As coronavirus concerns continue to prevent art aficionados from visiting indoor museums, Spring Grove Cemetery and Arboretum remains a top cultural destination in Cincinnati. People have flocked to the Cincinnati Horticultural Society–founded gem ever since its 1845 inception—and for many reasons other than visiting deceased loved ones. Boasting 733 acres, Spring Grove is it the second largest cemetery in the country. Its innovative lawn plan forever elevates expectations for cemeteries and makes it easy to socially distance, but that’s only one part of the grounds’ appeal.
“You might say it’s a cemetery with a capital ‘C,’ in the fact that it has it all,” says Douglas Keister, a photographer once called America’s chief tombstone tourist. “It’s got nature. It’s got magnificent mausoleums. It’s got landscaping. It’s got the winding roads in a very bucolic environment, and also sculpture.”
The Norman Chapel greets visitors who enter the main gate. The Romanesque revival dates to 1880 and was added to the national register of historic places 100 years later. (The cemetery was named a historic landmark in 2007.) Though interior viewings are by appointment only, a glance toward the ground-level barred windows left of the front doors reveals the chapel’s subterranean jail cell.
Then there’s the impressive collection of private mausoleums. The Dexter Mausoleum, for example, has been the centerpiece of Spring Grove for 150 years. The grand gothic structure, which is said to be modeled after Sainte-Chappelle royal chapel in Paris, houses four generations of Dexters inside the city’s only pair of flying buttresses.
Taken together, the cemetery’s oversized memorials offer a clinic in architectural history. Many date to a time when wealthy families employed personal architects for all their building needs, much in the way modern celebrities use the same fashion designers. And by design, all are left largely untouched.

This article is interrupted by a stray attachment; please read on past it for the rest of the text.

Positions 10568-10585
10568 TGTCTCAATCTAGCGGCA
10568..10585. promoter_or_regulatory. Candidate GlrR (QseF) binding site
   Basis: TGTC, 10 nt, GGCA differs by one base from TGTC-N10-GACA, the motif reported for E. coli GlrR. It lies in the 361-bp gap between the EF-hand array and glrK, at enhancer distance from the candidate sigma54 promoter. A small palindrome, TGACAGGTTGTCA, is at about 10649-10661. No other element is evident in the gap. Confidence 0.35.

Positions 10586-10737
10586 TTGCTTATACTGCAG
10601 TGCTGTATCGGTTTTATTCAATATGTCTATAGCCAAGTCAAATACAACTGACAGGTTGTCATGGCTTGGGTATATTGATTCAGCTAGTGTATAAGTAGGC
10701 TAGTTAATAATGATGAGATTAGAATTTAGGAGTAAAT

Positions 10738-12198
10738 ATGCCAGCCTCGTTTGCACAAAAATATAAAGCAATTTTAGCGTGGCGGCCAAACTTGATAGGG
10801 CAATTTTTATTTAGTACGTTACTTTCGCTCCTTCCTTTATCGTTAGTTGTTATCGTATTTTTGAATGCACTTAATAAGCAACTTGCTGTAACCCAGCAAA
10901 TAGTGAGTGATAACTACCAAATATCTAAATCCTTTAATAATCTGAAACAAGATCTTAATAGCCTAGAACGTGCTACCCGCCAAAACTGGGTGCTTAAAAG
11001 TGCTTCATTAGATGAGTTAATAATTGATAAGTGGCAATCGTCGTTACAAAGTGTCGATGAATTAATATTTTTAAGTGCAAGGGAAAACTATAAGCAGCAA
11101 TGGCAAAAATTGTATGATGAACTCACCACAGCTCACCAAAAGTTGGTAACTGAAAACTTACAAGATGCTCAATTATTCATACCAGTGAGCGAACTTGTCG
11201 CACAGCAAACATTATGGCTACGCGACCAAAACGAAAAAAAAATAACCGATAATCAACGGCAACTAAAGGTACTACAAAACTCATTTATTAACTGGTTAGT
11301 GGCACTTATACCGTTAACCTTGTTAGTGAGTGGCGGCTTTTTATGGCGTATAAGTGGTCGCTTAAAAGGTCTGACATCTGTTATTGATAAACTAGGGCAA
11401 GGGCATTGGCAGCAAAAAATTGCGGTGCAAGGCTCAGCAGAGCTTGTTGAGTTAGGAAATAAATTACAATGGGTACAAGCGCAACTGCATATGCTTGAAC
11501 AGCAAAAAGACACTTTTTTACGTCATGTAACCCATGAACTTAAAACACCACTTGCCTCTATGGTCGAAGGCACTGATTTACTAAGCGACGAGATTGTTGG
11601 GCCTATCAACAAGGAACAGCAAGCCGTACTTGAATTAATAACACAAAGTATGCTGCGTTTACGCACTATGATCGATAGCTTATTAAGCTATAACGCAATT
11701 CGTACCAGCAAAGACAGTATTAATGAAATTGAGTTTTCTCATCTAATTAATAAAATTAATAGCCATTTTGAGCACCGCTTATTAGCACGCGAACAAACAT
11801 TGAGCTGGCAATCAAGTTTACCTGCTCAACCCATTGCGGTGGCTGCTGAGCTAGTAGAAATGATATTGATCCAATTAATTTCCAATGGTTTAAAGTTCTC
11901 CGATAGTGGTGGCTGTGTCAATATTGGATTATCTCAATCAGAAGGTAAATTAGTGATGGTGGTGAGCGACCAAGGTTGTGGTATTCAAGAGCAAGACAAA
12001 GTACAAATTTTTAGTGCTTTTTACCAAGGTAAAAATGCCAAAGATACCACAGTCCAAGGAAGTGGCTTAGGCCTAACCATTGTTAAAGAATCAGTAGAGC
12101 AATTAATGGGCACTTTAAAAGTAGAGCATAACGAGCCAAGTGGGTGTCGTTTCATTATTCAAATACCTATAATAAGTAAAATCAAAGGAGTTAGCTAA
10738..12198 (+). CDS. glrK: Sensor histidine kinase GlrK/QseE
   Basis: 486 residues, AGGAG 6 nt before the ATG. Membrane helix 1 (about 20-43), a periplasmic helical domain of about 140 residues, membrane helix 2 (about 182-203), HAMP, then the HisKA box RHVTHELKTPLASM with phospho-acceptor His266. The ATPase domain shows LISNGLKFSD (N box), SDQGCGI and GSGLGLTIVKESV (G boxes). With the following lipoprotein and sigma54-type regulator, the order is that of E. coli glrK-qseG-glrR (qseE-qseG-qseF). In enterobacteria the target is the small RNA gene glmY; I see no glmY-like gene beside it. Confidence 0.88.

“If you want to study architecture, go to a cemetery. You’ll find every type of modern architecture in a pretty pristine form. You’re not going to find a bungalow with aluminum siding,” Keister says. “Spring Grove has a wonderfully eclectic assortment of mausoleums. It’s got Gothic, Art Deco, and Classical Revival and is nicely sited because of the rolling hills,” Keister says.
The rolling hills, plus the 15 lakes, 44 miles of paved roads, and 1,200 plant species (1,000 of which are labeled for identification) are worth the visit alone and make the cemetery feel more like a park than a graveyard. Throughout your visit, you’ll likely encounter people jogging and enjoying a picnic, plus occasional wild geese, turkey, and deer sightings.
Like museums, Spring Grove is best appreciated with a plan of attack. “I would say get a guidebook and you want to make a kind of treasure hunt,” says Keister, who enjoys hunting for “zinkies,” which are headstones that appear to be solid granite but are hollow inside. Visitors can grab a map from the Customer Service Center or schedule a docent-led tour to learn about Spring Grove’s horticulture and notable burials, such as the 41 Civil War generals buried throughout the cemetery.